The monca finishes the year strong with ‘Selfie 2020’


Courtesy of the Museum of Northern California Art

Another painting by Arran Harvey that depicts the everyday wearing of masks. Courtesy of the Museum of Northern California Art.

The Museum of Northern California Art’s new exhibit, “Selfie 2020,” is a collection of art that reflects how the first 10 months of 2020 has affected the artists.

Executive Director, Pat Macias, explained the exhibit as told through their call to artists. Macias said artists were asked to create pieces that reflected them 10 months of 2020. Macias asked, “Have you changed physically, mentally, is your mind going in another direction, has your art taken on a new life?”

Types of art included in the exhibit range included photography, politically-focused pieces, and some interesting three-dimensional pieces. However, what the pieces have in common is a shared reflection on the effects the pandemic has had on the artists.

She mentioned Chico-raised artist Arran Harvey’s work and how one of his paintings depicts a group of people at Dolores Park sitting in social distancing circles. This piece is titled, “People Social Distancing.”

“People Social Distancing” is a painting by artist Arran Harvey featured in “Selfie 2020.” The exhibit is open until Jan. 24. Courtesy of the Museum of Northern California Art.

Harvey – who works out of San Francisco but is from Chico – explained how the painting focuses on the space between people and how that’s something we might take for granted now during a pandemic.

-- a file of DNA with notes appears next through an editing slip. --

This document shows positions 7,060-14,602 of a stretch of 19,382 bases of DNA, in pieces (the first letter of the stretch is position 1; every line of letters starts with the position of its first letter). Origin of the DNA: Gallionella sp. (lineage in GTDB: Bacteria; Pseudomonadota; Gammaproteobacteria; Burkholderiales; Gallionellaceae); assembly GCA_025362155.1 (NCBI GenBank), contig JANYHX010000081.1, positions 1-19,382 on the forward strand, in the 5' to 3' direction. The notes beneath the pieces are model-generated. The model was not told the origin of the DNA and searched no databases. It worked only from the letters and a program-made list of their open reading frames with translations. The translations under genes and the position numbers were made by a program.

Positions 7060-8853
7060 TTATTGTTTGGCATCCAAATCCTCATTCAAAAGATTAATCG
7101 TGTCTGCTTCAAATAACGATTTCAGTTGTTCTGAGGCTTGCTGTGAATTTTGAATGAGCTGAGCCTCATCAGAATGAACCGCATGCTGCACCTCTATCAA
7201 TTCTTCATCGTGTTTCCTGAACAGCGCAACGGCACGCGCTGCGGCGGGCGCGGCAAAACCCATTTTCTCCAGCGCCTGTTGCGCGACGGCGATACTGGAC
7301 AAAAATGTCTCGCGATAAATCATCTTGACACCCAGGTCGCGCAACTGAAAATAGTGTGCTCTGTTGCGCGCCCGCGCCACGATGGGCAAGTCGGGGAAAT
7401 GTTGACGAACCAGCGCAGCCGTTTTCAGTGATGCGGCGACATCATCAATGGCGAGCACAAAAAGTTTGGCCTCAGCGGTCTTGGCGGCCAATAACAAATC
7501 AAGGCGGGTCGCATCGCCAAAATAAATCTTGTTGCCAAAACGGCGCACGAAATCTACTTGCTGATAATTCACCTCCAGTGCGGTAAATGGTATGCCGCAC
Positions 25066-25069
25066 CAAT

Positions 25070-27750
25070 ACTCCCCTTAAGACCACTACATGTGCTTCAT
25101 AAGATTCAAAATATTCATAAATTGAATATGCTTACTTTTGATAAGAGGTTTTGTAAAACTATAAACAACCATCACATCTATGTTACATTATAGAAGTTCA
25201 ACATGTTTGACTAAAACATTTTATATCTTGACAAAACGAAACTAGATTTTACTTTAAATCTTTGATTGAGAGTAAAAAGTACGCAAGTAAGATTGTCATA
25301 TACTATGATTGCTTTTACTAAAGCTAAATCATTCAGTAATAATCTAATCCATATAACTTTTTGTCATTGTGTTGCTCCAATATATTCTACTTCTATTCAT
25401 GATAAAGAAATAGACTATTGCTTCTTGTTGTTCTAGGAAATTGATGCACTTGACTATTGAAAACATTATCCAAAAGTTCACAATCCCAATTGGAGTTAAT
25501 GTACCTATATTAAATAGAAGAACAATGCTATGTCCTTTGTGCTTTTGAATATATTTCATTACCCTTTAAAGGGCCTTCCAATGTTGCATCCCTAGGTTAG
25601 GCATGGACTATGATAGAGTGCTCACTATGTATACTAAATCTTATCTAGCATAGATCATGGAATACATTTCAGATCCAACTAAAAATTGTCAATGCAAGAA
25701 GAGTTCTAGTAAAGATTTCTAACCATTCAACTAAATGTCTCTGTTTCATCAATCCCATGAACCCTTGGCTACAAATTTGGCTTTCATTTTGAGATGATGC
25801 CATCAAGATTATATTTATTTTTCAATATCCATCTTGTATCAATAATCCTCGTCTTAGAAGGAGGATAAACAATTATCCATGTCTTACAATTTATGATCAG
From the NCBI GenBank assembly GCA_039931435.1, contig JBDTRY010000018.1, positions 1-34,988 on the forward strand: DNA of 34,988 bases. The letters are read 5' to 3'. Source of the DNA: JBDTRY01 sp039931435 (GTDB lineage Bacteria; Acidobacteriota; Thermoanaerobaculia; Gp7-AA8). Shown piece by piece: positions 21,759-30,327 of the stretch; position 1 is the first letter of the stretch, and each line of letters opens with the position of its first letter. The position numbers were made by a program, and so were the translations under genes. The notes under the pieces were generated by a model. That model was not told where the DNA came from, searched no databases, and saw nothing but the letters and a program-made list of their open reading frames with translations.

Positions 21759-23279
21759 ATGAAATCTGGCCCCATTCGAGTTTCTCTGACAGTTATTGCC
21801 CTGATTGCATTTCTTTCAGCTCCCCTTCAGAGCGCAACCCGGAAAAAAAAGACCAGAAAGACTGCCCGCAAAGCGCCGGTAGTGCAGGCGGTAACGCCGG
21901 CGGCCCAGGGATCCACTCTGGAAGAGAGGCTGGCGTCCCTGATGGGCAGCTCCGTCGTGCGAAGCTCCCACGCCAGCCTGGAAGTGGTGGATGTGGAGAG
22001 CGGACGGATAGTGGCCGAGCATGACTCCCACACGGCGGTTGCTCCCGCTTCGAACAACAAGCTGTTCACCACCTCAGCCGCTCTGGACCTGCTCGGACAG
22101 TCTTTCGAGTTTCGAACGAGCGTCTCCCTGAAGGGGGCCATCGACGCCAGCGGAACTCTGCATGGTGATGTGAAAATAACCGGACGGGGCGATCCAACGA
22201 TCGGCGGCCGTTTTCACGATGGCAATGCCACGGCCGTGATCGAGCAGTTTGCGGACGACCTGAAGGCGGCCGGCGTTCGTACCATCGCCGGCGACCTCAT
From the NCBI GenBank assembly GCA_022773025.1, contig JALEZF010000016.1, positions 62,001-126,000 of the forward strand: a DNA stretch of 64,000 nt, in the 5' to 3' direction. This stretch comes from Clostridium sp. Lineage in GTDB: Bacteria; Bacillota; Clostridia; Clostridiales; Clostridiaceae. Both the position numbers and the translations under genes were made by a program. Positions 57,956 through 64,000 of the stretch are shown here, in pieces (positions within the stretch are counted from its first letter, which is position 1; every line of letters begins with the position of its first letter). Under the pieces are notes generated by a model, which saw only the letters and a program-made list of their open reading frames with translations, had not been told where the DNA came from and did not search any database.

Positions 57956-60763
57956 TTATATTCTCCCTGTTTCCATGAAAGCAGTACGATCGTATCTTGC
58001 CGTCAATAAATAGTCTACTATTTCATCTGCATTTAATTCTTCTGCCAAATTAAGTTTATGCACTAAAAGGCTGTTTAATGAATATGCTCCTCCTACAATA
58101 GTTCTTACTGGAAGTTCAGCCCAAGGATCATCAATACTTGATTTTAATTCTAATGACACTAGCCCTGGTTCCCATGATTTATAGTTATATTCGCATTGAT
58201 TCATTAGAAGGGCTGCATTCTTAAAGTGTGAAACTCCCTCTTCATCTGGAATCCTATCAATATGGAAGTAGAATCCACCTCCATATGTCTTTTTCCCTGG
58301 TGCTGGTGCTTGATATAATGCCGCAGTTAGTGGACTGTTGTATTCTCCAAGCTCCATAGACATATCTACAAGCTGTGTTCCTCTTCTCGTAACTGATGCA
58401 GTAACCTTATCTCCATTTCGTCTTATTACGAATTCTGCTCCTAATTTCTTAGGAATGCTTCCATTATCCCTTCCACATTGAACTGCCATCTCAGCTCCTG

“I paint a lot of people and landscapes and I was doing this series of people having lunch together,” Harvey said. “Once this pandemic hit, this whole idea of our proximity to each other kind of played right into the theme of my work anyway because I was taking photos and painting pictures of people while highlighting the spaces between them, and now everyone is so much more hyper-aware of how close we are to each other, and our groupings and what’s appropriate.”

Harvey’s second piece in the exhibit is titled, “Boys With Mask” and pictures a moment during the beginning of the mask mandate. Specifically, the painting depicts two people interacting normally, but both wearing masks. Harvey explained that the goal was to paint an ordinary interaction between two people, while also making an observation about how the pandemic affects social interaction.

Another painting by Arran Harvey that depicts the everyday wearing of masks. Courtesy of the Museum of Northern California Art.

“At the time it was a real novelty kind of thing,” Harvey said of painting masks in his work. “Suddenly it’s become a lot more normal and it’s not so novel anymore it’s just kind of the way things are.”

Something both of Harvey’s paintings touch on are these moments during the beginning of the pandemic, where there seemed to be a lot of uncertainty in the precautions needed to be taken.